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  • Longitudinal Studies of Variation Sets in Child-directed Speech

    2016. Mats Wirén (et al.). The 54th Annual Meeting of the Association for Computational Linguistics, 44-52


    One of the characteristics of child-directed speech is its high degree of repetitiousness. Sequences of repetitious utterances with a constant intention, variation sets, have been shown to be correlated with children’s language acquisition. To obtain a baseline for the occurrences of variation sets in Swedish, we annotate 18 parent–child dyads using a generalised definition according to which the varying form may pertain not just to the wording but also to prosody and/or non-verbal cues. To facilitate further empirical investigation, we introduce a surface algorithm for automatic extraction of variation sets which is easily replicable and language-independent. We evaluate the algorithm on the Swedish gold standard, and use it for extracting variation sets in Croatian, English and Russian. We show that the proportion of variation sets in child-directed speech decreases consistently as a function of children's age across Swedish, Croatian, English and Russian.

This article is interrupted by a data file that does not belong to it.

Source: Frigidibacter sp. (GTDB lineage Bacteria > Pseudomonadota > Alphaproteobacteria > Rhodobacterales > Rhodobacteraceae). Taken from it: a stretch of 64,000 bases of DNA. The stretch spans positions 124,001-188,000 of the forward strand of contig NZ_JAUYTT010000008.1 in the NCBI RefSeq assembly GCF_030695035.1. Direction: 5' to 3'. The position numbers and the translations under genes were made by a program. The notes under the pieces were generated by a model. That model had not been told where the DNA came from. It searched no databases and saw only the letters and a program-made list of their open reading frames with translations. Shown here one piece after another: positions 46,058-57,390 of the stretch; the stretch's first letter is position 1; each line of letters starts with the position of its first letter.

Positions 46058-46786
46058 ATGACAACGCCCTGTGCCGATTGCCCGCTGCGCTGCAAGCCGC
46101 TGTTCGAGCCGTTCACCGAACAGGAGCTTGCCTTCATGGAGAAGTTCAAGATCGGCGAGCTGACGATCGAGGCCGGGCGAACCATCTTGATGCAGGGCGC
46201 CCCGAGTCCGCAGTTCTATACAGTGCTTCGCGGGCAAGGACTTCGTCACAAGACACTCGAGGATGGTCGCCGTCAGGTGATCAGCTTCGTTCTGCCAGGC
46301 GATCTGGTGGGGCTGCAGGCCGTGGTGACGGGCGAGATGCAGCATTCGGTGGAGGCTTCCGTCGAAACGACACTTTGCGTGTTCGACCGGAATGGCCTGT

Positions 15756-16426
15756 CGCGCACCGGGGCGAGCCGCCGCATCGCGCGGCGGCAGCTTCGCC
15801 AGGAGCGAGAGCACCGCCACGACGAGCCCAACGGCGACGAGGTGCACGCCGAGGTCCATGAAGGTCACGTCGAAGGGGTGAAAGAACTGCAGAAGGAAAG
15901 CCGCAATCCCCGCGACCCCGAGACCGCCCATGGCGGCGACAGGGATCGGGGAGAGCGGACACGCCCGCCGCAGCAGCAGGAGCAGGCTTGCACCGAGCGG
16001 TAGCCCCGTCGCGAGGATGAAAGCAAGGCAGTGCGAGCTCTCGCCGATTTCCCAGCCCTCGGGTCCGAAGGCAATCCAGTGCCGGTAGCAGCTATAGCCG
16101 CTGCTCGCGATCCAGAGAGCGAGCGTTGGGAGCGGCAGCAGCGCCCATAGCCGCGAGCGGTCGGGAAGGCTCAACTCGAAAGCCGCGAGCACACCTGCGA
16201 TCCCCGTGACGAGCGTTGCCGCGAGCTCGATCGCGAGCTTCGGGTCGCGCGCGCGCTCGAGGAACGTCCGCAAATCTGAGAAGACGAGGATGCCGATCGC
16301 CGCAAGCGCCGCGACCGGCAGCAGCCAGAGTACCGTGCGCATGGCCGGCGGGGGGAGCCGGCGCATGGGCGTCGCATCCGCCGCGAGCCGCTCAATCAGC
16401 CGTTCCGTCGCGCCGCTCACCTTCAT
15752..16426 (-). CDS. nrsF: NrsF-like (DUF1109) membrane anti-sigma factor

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  • Modelling the informativeness and timing of non-verbal cues in parent–child interaction

    2016. Kristina Nilsson Björkenstam, Mats Wirén, Robert Östling. The 54th Annual Meeting of the Association for Computational Linguistics, 82-90


    How do infants learn the meanings of their first words? This study investigates the informativeness and temporal dynamics of non-verbal cues that signal the speaker's referent in a model of early word–referent mapping. To measure the information provided by such cues, a supervised classifier is trained on information extracted from a multimodally annotated corpus of 18 videos of parent–child interaction with three children aged 7 to 33 months. Contradicting previous research, we find that gaze is the single most informative cue, and we show that this finding can be attributed to our fine-grained temporal annotation. We also find that offsetting the timing of the non-verbal cues reduces accuracy, especially if the offset is negative. This is in line with previous research, and suggests that synchrony between verbal and non-verbal cues is important if they are to be perceived as causally related.

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    2013. Kristina Nilsson Björkenstam. Northern European Journal of Language Technology (NEJLT) 3 (2), 19-39